Transport Secretary Patrick McLoughlin said:

Driverless car technology will revolutionise the way we travel and deliver better journeys.

Britain is leading the way but I want everyone to have the chance to have a say on how we embrace and use these technologies.

Our roads are already some of the safest in the world and increasing advanced driver assist and driverless technologies have the potential to help cut the number of accidents further.

Business Secretary Sajid Javid said:

Britain’s auto industry has always been at the forefront of innovation and research. This additional £30 million of funding for reseach and development (R&D) is a further sign of our commitment to making sure we’re creating opportunities for UK businesses to thrive and attract global investment in world-class technology.

Cars with advanced driver assistance features, like remote control parking and motorway assist, are expected to be on sale in Britain in the next 2 to 4 years with automated and driverless vehicles expected on the roads any time from the mid-2020s onwards.

Advanced driver assistance systems and ‘self-driving’ technologies will transform travel helping deliver safer, smoother and smarter road journeys.

The consultation on the 2 changes is due to get underway today (11 July 2016) and will last for 9 weeks. It is the start of a rolling programme of reform on the roadmap to fully automated vehicles.

Under the proposals:

  • the ‘Highway code’ and regulations will be changed to support the safe use of remote control parking and motorway assist features

  • insurance law will be changed so that, in the future, motorists who have handed control to their ‘self-driving’ cars can be insured properly

The proposed changes to insurance will be brought forward in the Modern Transport Bill. Motor insurance will remain compulsory but will be extended to cover product liability for automated vehicles.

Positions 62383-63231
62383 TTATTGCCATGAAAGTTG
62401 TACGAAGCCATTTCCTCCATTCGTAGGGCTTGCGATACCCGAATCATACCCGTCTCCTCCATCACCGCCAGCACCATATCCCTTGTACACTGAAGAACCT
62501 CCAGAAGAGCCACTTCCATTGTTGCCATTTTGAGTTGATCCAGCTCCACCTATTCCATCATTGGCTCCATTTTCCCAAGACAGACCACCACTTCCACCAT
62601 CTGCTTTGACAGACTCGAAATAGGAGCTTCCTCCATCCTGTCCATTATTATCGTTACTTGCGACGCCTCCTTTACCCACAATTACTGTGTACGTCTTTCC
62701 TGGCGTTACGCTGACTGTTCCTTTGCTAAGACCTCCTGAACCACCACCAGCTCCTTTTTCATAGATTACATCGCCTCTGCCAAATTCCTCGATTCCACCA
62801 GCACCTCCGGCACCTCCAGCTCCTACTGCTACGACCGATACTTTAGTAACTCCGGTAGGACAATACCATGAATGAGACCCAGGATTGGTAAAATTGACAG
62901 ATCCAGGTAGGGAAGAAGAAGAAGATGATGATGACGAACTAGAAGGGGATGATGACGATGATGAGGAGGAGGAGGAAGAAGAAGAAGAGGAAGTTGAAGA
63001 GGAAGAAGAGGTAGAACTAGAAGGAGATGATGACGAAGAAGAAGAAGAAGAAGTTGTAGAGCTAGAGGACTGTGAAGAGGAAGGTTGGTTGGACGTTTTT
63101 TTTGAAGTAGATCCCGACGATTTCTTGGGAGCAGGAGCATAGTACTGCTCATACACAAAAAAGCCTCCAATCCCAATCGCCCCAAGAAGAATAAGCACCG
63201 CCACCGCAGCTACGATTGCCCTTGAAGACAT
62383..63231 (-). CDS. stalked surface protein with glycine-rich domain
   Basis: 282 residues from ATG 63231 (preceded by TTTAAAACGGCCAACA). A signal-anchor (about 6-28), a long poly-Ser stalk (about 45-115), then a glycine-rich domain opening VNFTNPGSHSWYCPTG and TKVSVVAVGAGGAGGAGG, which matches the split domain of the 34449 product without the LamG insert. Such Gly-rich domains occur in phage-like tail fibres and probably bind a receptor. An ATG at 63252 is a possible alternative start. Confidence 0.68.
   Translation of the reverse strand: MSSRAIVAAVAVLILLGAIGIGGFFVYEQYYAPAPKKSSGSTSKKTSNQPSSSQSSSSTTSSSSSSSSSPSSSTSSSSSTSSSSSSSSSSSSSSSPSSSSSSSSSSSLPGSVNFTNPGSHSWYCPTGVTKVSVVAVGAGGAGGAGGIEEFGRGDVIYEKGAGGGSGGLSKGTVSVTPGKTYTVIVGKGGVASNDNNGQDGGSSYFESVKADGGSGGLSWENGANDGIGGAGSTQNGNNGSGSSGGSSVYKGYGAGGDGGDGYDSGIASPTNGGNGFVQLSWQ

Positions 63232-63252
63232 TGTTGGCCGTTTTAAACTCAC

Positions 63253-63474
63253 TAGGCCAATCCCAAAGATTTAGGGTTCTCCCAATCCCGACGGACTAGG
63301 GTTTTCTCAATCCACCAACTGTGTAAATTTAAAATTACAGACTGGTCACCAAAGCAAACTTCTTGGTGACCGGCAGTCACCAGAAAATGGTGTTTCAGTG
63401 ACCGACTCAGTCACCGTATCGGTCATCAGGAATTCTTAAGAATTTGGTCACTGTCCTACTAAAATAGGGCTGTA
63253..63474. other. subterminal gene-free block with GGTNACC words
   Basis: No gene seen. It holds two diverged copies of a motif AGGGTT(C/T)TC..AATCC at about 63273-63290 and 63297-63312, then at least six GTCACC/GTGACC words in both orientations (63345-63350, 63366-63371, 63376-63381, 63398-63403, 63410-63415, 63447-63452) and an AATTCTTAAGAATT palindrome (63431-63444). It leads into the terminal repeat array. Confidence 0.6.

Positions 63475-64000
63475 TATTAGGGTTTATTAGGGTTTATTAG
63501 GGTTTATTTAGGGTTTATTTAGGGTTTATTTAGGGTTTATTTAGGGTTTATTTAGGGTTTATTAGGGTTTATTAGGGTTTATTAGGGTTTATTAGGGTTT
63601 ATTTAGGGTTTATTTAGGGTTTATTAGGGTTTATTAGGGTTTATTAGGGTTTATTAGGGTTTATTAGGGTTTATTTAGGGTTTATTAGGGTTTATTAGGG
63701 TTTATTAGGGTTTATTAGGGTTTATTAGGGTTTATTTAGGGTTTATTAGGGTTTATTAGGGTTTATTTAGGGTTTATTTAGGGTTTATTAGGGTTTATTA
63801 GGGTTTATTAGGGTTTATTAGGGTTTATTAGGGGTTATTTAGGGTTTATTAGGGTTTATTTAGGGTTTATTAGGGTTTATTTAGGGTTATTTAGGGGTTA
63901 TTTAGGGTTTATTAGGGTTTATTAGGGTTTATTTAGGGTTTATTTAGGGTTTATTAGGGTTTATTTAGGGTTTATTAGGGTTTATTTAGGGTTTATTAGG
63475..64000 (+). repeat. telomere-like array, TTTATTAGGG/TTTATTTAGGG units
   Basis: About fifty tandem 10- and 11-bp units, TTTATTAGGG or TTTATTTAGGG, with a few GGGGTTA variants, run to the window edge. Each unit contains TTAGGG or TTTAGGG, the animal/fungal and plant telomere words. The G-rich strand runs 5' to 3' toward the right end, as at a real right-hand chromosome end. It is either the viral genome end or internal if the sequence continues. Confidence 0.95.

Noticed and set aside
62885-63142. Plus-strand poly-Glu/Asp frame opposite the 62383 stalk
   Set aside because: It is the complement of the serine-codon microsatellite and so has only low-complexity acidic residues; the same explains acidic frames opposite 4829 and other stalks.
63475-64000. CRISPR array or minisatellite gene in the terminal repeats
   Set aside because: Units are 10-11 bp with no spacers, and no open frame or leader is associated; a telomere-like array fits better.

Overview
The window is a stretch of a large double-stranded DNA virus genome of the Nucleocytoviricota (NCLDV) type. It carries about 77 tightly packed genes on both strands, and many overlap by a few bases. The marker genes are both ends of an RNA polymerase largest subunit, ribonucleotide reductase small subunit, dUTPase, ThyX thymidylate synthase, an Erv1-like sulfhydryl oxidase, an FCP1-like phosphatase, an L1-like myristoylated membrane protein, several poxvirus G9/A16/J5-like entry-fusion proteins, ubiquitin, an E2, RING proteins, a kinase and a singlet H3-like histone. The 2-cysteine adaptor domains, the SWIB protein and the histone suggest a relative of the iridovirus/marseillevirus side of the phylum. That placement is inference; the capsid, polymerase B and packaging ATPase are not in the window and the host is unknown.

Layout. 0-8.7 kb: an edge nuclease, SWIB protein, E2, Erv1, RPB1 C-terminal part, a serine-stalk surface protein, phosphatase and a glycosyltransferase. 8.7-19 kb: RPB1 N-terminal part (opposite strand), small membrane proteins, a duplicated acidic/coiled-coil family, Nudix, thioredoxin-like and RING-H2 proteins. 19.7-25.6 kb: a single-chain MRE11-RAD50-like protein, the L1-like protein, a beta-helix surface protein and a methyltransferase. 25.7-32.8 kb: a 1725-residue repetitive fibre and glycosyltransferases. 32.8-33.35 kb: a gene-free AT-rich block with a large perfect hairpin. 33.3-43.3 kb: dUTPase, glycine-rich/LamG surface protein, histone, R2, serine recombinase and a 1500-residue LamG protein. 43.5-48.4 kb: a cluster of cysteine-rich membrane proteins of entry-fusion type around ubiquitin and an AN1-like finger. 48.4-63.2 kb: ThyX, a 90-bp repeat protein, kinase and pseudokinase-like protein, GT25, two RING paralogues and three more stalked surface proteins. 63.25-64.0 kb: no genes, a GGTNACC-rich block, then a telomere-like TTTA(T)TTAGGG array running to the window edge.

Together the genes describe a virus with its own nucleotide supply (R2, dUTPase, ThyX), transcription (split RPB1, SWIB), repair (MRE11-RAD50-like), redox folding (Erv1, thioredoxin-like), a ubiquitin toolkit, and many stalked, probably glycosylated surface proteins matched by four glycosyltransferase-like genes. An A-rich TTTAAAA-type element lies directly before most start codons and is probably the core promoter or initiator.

When a motorist has handed control to their vehicle, they can be reassured that their insurance will be there if anything goes wrong.

James Dalton, Director of General Insurance Policy at the Association of British Insurers (ABI), said:

The ABI’s Automated Driving Insurer Group has been engaged in constructive and productive discussions with the DfT for many months now so it is good to see the importance of insurance to the vehicles of the future recognised within this consultation. The development of automated driving will revolutionise motoring, potentially as important a road safety innovation as the seatbelt. Insurers strongly support the Government’s ambition of making the UK a world leader in this technology and believe the insurance industry has a key role in helping give consumers confidence in using these vehicles when they become more widely available.

The driver’s insurer will still pay out in the normal way so road accident victims are promptly reimbursed – but the insurer will then be able to claim the money back from the car company if the vehicle is deemed to be at fault.

July newsletter
11 Jul 2016:

July's edition of the TRIP newsletter is out and available here. This edition provides information on cooperation between TRIP and the European Transport Network Alliance (ETNA) and includes an invitation to TRIP's upcoming stakeholder workshop on infrastructure in Brussels. As usual, the newsletter also features project updates, events, and transport research and innovation news.